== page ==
Israel worked with the Kurds for 10 years

In the 1960s, Israel supplied weapons and instructors to the Kurds of northern Iraq.  In 1970 – 1, the Kurds assisted Israel in smuggling  1,300 Jews out of Iraq and over the border into Iran.  Eliyahu Tsafrir, himself of Kurdish background,  was the Mossad’s man in Kurdistan. Jonathan Spyer interviewed him for the Jerusalem Post: 
Eliyahu Tsafrir in the Kurdish mountains
As Tsafrir recalls it, “The Mossad delegation was in Kurdistan for 10 years. The delegation included military advisers and instructors. We supplied [the Iraqi Kurds] with weapons, including artillery, and we conducted courses there – from the section commanders’ course and all the way to the course for battalion commanders.”
The Mossad presence in Kurdish northern Iraq was logistically dependent on Israel’s then-excellent relations with Iran.
“People would fly to Tehran, and then with the help of the Savak [the pre-revolutionary Iranian intelligence service], they would enter the Kurdish territory.”
The Israeli presence was the result of the close relations forged with Mulla Mustafa Barzani, grandfather of current Iraqi Kurdish President Nechirvan Barzani. Tsafrir arrived to command the mission in 1974. But from headquarters, he had already witnessed the benefits this connection had brought to Israel.
Eliyahu Tsafrir (Photo: J Spyer)
“In 1970-1971, we had used the assistance of the Kurds to get 1,300 Jews out of Baghdad. From there to the Kurdish area, and then to Iran, where the Jewish Agency was waiting to bring them to Israel. I was head of the department at HQ dealing with this.”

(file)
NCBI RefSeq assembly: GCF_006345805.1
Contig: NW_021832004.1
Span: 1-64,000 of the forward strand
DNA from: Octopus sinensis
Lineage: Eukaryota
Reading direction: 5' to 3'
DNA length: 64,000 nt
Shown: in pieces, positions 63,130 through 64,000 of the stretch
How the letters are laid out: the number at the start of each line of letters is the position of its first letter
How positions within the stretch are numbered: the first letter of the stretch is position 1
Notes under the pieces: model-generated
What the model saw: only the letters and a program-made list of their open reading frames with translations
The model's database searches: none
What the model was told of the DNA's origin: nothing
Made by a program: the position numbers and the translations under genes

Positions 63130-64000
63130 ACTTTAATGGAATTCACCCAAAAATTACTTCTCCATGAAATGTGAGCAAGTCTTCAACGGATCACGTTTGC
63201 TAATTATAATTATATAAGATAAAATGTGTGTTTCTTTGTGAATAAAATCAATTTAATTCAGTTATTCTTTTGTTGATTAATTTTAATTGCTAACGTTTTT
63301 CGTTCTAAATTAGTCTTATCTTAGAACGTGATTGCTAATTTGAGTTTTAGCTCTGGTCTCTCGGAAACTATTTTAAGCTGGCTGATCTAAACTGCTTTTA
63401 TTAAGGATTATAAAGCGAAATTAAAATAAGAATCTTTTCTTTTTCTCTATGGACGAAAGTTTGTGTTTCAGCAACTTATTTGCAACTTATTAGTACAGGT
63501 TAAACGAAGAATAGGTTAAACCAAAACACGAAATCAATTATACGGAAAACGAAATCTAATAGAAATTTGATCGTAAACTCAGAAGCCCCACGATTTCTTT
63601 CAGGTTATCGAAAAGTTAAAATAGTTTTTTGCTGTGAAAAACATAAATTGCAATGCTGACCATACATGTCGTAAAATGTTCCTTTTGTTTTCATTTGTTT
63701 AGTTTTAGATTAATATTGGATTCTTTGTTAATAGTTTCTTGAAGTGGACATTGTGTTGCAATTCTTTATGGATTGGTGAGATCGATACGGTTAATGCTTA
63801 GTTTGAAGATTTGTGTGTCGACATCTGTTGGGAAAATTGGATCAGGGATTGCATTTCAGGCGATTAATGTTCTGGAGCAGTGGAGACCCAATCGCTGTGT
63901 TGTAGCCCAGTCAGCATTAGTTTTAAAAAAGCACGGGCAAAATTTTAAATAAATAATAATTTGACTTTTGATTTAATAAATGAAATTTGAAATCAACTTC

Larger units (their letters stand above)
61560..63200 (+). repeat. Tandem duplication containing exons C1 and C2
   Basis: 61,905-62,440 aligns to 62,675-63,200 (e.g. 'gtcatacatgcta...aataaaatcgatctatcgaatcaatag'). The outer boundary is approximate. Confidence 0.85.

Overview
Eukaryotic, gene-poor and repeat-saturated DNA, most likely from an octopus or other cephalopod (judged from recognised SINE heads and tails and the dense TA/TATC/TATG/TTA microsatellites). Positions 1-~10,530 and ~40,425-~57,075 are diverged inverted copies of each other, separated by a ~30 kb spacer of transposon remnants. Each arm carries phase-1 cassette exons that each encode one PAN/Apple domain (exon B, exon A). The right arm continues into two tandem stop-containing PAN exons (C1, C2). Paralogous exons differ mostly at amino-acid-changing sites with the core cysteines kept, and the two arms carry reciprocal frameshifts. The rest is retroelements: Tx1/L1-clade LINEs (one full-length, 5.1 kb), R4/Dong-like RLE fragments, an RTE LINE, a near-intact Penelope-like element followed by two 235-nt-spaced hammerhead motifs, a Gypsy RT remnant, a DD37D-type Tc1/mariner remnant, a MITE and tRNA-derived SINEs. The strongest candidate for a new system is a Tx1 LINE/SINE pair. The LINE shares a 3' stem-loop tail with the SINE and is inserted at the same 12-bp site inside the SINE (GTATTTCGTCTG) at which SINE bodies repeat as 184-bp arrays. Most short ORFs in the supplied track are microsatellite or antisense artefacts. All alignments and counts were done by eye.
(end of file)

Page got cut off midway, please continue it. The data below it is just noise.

In 1974, then-Mossad head Zvi Zamir proposed to Tsafrir that he take up the leadership of the delegation in northern Iraq. His appointment was meant to last two years.
The benefits accruing to Israel from this mission were not solely in the field of Jewish immigration to Israel. Rather, the main purpose in return for the assistance given to Kurdish fighters was to gather intelligence, particularly on the Iraqi army.
“Iraq sent to every war against us a division, sometimes two divisions,” says Tsafrir. “Our interest was in an intelligence window, also by way of Kurdish officers who were officers in the Iraqi army. We activated them, also in the area of recruitment of agents, in order to achieve ‘coverage’ of the Iraqi Army.”


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